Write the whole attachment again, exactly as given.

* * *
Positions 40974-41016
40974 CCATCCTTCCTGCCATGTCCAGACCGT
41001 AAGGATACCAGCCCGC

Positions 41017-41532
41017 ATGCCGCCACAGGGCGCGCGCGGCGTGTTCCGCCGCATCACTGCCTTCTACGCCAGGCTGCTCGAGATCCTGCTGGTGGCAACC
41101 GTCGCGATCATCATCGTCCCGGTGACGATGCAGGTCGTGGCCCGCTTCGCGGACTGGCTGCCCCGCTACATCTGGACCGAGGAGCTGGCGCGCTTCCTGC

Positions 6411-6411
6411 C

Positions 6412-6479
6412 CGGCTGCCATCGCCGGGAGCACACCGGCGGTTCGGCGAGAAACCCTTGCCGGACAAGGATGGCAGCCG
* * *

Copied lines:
Positions 40974-41016
40974 CCATCCTTCCTGCCATGTCCAGACCGT
41001 AAGGATACCAGCCCGC

Positions 41017-41532
41017 ATGCCGCCACAGGGCGCGCGCGGCGTGTTCCGCCGCATCACTGCCTTCTACGCCAGGCTGCTCGAGATCCTGCTGGTGGCAACC
41101 GTCGCGATCATCATCGTCCCGGTGACGATGCAGGTCGTGGCCCGCTTCGCGGACTGGCTGCCCCGCTACATCTGGACCGAGGAGCTGGCGCGCTTCCTGC

Positions 6411-6411
6411 C

Positions 6412-6479
6412 CGGCTGCCATCGCCGGGAGCACACCGGCGGTTCGGCGAGAAACCCTTGCCGGACAAGGATGGCAGCCG